Probing the allocation of attention in implicit (motor) learning

J Sports Sci. 2010 Dec;28(14):1543-54. doi: 10.1080/02640414.2010.517543.


We investigated the attention demands associated with implicit and explicit (motor) learning and performance using a probe reaction time paradigm. Two groups of participants learned a golf putting task over eight blocks of 50 trials performed from different distances. One group (errorless learning) began putting from the shortest distance (25 cm) and moved progressively back to the furthest distance (200 cm). A second group (errorful learning) began putting from the furthest distance (200 cm) and moved progressively closer (25 cm). Retention tests were used to assess learning in the two conditions, followed by transfer tests in which participants used either an unusual putter or a very unusual putter. Transfer to the unusual putters had an equivalent effect on the performance of both errorless and errorful learners, but probe reaction times were unaffected in the errorless learners, suggesting that execution of their movements was associated with reduced attention demands. Reducing errors during initial learning trials may encourage an implicit mode of learning and lower the demand for cognitive resources in subsequent performance.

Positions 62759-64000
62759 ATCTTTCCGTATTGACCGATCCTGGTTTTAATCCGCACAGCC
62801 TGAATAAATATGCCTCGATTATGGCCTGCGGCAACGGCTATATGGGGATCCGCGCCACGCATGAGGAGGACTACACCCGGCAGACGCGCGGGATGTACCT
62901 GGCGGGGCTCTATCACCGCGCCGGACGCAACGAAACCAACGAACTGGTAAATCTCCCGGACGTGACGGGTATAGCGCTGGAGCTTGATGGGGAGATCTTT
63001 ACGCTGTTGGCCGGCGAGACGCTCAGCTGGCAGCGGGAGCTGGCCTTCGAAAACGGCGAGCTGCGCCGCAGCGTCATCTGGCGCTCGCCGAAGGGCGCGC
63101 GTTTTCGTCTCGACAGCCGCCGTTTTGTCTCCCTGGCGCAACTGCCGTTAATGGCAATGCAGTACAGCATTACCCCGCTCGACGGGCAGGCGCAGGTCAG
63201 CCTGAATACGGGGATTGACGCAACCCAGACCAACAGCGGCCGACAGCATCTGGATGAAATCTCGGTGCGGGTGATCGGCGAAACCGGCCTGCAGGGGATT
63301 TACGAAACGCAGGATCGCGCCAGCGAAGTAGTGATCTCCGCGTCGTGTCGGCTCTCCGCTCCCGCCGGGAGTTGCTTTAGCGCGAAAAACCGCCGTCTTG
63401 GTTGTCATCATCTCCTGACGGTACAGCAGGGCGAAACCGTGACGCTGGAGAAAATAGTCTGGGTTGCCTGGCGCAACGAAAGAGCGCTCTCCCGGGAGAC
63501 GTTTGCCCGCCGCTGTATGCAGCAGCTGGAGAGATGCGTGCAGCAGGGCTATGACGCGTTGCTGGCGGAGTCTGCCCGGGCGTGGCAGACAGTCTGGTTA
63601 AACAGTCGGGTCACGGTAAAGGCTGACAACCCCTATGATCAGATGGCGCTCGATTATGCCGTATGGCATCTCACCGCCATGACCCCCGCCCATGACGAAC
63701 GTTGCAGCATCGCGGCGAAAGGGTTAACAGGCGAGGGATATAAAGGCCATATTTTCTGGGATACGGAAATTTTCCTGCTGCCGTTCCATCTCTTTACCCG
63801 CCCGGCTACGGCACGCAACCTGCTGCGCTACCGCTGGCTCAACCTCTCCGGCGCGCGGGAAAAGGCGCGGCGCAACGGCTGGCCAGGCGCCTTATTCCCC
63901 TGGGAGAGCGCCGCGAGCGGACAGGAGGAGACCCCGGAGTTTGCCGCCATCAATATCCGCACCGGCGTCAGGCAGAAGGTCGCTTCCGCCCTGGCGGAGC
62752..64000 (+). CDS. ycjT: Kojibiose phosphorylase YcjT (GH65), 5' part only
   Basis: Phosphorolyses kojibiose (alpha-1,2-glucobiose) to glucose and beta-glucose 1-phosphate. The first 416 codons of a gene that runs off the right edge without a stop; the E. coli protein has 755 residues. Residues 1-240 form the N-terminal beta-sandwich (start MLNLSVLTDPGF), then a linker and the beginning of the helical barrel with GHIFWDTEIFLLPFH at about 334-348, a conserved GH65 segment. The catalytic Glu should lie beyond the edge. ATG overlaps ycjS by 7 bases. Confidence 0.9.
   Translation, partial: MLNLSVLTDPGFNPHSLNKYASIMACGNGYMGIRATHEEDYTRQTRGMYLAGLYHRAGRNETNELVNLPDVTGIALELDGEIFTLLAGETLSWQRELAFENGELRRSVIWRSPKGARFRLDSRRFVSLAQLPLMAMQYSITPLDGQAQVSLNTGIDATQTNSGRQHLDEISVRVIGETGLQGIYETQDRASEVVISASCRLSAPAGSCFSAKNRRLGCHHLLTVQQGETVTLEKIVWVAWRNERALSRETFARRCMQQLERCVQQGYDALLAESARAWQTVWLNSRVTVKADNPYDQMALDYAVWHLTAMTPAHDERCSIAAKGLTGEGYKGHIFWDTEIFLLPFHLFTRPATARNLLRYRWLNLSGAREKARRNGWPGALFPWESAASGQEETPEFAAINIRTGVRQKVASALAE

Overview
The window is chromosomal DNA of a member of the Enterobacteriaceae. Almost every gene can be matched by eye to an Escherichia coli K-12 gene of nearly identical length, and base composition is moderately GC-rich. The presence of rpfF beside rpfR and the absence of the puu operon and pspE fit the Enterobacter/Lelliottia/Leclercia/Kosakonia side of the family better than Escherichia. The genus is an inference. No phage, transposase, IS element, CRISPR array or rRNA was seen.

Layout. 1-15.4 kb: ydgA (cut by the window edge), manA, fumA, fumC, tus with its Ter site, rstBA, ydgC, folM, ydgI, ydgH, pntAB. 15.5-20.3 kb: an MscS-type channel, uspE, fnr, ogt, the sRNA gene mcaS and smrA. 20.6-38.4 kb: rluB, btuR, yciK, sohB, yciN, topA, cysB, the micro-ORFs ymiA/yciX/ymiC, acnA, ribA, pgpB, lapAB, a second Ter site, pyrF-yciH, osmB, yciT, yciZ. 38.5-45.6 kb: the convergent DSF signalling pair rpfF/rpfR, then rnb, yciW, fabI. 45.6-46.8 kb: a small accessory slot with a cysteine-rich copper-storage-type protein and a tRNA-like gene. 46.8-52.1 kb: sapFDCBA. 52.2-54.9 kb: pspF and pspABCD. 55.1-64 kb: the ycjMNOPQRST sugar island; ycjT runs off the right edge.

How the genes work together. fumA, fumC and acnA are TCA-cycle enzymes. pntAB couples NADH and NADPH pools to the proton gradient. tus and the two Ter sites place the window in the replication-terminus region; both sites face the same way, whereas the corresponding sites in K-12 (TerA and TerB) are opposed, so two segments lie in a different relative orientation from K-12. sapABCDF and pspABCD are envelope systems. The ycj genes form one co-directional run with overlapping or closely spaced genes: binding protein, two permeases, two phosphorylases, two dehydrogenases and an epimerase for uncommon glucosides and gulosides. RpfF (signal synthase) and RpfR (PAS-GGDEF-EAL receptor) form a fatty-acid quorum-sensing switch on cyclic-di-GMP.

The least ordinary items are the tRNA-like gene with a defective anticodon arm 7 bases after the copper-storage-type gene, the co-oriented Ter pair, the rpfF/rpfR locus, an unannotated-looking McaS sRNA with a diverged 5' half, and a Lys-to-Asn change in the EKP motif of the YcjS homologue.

Publication types

  • Clinical Trial
  • Research Support, Non-U.S. Gov't

MeSH terms

  • Adult
  • Attention*
  • Female
  • Golf / psychology*
  • Humans
  • Learning*
  • Male
  • Motor Skills*
  • Physical Education and Training*
  • Reaction Time*
  • Transfer, Psychology
  • Young Adult